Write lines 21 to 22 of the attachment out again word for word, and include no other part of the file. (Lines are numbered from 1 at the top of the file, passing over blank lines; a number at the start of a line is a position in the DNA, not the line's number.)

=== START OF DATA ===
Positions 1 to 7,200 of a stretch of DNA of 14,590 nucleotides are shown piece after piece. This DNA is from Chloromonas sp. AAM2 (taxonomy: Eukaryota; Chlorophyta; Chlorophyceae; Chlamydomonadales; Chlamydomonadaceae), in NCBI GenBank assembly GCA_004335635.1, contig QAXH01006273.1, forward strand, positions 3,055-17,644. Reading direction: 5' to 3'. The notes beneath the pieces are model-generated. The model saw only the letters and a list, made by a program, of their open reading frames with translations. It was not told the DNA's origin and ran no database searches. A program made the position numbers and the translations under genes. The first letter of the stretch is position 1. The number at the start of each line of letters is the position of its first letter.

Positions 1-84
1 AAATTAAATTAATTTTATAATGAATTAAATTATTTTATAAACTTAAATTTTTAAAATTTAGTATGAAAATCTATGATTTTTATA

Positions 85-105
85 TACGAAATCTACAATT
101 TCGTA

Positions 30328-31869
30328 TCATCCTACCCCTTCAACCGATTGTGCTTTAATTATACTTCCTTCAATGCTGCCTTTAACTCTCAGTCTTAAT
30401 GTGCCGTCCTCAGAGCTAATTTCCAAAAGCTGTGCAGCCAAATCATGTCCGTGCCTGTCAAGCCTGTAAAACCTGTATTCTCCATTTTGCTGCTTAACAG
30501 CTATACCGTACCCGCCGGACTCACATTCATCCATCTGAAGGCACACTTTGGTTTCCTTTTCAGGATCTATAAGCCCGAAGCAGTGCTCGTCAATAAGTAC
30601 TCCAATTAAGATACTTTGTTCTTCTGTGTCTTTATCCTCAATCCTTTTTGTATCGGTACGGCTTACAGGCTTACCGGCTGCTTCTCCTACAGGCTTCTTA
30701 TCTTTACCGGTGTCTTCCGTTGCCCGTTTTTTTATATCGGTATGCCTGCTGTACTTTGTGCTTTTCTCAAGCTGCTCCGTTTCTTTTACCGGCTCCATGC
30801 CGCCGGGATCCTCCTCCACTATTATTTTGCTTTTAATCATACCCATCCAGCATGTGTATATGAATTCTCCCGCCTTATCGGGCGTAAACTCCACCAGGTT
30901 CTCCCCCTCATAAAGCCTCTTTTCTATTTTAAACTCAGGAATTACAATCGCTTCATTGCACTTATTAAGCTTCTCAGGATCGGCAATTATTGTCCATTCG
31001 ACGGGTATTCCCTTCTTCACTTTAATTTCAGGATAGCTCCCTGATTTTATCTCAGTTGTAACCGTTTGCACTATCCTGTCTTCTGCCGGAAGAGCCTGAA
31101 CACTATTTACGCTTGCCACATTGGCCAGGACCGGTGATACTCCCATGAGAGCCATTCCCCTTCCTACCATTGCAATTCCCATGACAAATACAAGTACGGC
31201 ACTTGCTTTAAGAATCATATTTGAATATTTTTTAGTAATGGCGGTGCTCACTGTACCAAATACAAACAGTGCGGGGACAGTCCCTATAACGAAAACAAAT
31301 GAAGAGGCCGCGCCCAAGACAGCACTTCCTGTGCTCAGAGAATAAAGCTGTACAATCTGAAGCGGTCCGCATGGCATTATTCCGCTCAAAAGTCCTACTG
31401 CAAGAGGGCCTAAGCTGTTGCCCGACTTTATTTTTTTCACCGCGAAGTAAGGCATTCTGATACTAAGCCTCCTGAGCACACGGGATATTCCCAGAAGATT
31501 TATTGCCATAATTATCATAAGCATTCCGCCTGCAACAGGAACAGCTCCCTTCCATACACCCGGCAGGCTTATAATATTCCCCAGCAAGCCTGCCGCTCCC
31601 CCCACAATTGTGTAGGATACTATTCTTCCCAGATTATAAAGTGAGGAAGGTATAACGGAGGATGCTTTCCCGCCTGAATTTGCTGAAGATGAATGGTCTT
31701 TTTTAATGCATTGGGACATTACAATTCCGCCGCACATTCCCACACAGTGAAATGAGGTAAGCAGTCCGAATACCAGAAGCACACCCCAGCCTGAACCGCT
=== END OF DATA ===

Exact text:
31601 CCCACAATTGTGTAGGATACTATTCTTCCCAGATTATAAAGTGAGGAAGGTATAACGGAGGATGCTTTCCCGCCTGAATTTGCTGAAGATGAATGGTCTT
31701 TTTTAATGCATTGGGACATTACAATTCCGCCGCACATTCCCACACAGTGAAATGAGGTAAGCAGTCCGAATACCAGAAGCACACCCCAGCCTGAACCGCT